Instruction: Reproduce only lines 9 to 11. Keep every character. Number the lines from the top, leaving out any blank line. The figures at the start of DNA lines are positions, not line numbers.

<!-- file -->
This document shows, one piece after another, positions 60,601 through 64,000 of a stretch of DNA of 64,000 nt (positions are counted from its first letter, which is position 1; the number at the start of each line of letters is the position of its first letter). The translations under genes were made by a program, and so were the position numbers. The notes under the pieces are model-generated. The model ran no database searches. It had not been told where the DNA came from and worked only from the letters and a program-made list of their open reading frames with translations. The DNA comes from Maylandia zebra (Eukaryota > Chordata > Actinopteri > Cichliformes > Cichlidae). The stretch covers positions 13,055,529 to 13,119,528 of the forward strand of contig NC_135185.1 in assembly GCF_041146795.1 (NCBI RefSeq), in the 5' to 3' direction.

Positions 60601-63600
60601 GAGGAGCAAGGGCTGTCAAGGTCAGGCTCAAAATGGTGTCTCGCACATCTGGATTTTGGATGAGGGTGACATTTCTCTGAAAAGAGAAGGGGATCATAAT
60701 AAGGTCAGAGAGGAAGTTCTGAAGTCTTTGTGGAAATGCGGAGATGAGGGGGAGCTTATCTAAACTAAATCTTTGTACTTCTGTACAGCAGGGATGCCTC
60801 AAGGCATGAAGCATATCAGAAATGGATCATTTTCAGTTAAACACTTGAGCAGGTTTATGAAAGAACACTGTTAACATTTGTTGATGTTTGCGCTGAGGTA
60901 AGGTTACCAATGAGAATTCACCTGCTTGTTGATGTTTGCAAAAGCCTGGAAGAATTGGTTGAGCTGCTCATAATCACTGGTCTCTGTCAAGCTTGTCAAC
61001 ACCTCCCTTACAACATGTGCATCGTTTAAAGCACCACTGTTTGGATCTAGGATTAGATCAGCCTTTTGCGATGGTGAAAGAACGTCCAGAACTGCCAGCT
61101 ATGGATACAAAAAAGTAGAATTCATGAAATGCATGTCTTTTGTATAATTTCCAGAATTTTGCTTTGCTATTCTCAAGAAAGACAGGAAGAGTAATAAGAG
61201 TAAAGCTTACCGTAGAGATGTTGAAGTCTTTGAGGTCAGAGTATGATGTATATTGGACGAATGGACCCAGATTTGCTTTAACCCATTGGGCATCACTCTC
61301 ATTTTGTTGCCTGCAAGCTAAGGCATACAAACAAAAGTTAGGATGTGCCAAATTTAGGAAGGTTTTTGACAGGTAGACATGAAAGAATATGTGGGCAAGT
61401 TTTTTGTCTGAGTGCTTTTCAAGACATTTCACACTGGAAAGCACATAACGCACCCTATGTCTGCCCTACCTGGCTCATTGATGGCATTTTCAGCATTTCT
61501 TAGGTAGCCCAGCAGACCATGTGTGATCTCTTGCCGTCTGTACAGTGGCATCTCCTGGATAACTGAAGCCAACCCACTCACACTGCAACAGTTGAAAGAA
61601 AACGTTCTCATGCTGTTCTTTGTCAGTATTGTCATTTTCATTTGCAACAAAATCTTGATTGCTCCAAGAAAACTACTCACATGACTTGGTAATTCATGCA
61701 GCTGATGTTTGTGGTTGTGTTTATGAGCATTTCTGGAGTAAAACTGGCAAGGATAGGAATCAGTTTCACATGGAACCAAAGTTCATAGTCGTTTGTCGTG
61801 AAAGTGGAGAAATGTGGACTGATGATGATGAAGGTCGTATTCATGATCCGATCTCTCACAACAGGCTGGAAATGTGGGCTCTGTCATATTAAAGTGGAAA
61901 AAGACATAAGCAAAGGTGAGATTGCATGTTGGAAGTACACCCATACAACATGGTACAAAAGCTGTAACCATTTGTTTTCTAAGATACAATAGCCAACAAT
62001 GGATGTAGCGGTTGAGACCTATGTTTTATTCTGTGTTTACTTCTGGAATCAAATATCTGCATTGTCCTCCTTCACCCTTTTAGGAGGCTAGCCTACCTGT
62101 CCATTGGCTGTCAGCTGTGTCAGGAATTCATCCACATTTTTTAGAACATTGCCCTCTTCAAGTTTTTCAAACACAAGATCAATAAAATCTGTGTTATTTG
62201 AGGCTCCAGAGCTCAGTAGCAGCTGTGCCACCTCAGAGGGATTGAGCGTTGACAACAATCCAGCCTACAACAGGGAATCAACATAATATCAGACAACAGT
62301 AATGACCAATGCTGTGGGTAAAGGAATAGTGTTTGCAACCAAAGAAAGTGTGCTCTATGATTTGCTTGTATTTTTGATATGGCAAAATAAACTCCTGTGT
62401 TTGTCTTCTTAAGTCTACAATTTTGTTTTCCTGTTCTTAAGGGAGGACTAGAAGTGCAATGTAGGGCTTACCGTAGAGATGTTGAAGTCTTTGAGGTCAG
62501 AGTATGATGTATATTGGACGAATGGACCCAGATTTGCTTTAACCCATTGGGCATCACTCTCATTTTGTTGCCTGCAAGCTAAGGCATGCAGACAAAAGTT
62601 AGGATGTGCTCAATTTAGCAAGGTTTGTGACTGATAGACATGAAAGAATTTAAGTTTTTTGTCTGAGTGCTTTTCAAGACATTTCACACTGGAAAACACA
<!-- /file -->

61201 TAAAGCTTACCGTAGAGATGTTGAAGTCTTTGAGGTCAGAGTATGATGTATATTGGACGAATGGACCCAGATTTGCTTTAACCCATTGGGCATCACTCTC
61301 ATTTTGTTGCCTGCAAGCTAAGGCATACAAACAAAAGTTAGGATGTGCCAAATTTAGGAAGGTTTTTGACAGGTAGACATGAAAGAATATGTGGGCAAGT
61401 TTTTTGTCTGAGTGCTTTTCAAGACATTTCACACTGGAAAGCACATAACGCACCCTATGTCTGCCCTACCTGGCTCATTGATGGCATTTTCAGCATTTCT